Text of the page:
Mitigating a Lack of Trust
Watches, thermometers, fuel gauges, barometers, a compass and tape measures are all tools from which to understand, share and commonly understood indications of measurement.
Everyone, regardless of social standing, privilege, education, age, location or wealth recognise these tools and the units they measure equally. A common vocabulary if you like.
In places vulnerable to the risk of flooding, despite the growing investments, smart city tools, satellites, early warning systems, monitors, forecast software, apps, website and data gathering tech, there appears to be a disrupting issue of ownership, trust and communication.
Within our modernising cities suffering from reoccurring floods, many residents are suspicious of expensive and seemingly opportunistic high tech initiatives, an industry not shy of blaming local communities for their reluctance to engage with their tech, others suggest that it is the convoluted nature of government politics with the disconnected departments that appear unprepared and untrusted to provide timely measures to mitigate the risk of flooding. Whilst the government often condemns local communities for their poor management of the environment and their lack of interest in technological tools that might mitigate risk.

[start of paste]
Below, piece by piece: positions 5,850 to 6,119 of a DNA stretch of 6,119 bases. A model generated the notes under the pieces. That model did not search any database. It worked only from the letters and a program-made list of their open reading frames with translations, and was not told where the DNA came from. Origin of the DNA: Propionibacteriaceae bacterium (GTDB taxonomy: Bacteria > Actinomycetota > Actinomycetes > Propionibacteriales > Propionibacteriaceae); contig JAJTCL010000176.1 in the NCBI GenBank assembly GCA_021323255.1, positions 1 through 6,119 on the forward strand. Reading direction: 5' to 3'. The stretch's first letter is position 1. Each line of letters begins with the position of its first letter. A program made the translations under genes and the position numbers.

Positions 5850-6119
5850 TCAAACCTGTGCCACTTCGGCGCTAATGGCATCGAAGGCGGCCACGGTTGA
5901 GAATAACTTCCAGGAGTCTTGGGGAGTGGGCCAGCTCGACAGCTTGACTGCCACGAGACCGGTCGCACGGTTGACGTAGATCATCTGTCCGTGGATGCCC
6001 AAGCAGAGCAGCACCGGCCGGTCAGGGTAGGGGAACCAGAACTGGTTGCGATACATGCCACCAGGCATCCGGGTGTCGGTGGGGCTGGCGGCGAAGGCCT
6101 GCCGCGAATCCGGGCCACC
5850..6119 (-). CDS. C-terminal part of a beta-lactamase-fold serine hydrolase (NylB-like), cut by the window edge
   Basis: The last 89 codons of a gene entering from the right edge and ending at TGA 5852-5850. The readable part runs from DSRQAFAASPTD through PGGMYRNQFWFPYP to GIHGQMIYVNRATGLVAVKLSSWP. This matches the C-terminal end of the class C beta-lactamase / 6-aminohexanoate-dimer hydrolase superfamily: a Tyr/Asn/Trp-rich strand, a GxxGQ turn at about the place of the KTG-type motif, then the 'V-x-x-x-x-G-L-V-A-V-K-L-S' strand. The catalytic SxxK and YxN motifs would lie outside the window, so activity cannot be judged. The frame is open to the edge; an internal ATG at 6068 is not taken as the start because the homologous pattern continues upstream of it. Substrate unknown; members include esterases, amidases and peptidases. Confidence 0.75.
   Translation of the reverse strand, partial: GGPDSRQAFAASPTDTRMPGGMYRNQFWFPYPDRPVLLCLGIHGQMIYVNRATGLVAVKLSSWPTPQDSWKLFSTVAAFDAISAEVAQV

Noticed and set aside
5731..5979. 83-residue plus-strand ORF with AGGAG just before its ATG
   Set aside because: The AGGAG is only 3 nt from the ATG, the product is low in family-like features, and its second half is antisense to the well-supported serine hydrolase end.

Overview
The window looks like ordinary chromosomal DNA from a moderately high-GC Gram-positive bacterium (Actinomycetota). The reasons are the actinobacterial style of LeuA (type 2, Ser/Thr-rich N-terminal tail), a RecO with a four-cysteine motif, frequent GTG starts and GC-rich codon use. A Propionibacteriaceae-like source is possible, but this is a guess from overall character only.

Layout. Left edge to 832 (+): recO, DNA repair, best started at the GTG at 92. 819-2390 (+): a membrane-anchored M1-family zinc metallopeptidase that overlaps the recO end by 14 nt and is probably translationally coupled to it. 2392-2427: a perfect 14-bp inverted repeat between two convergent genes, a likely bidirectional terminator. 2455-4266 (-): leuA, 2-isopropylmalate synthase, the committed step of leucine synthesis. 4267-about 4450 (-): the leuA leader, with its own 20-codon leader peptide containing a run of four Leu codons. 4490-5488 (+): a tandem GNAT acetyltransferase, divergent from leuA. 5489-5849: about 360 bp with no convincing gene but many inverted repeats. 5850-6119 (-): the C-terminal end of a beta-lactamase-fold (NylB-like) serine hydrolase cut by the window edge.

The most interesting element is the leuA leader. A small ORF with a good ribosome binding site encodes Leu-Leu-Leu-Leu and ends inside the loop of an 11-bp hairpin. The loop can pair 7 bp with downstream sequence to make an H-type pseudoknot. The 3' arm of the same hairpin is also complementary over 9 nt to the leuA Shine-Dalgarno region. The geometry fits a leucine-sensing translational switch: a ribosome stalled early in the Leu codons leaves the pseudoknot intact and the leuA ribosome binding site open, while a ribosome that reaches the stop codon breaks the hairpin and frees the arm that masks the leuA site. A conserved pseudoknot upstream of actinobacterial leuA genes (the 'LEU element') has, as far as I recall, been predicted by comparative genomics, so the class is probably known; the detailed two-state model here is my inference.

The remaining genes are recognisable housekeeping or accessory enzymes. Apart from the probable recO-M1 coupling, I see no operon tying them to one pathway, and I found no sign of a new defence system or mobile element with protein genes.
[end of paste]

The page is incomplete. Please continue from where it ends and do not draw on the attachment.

In my experience, it seems that all stakeholders have developed a convenient culture of blame, identifying others as the reason why contemporary measures aren’t being implemented or sustained successfully.
A lack of trust is the overriding negative condition that hampers an improved control of a situation where many stakeholders are involved.
Therefore it stands to reason that a common tool of measurement that establishes a trusted fulcrum of action is required. A tool that can be accessed, understood and referred to, in the knowledge that all stakeholders are seeing the same level of risk at any given time.
An accessible and easily understood gauge calibrated to indicate a real-time level of risk forecasted by the most contemporary tech available to a city and nation.
Ensuring that what the vulnerable citizens (all citizens) see (displayed physically in shop windows, schools, and on bus stops, digitally on PC, TV and phone screens), is exactly what the people in government offices, the emergency services, transport infrastructure and industry can see.
Perhaps a simple and reliable gauge that informs calm, anticipation, action, communication and preparation should be designed?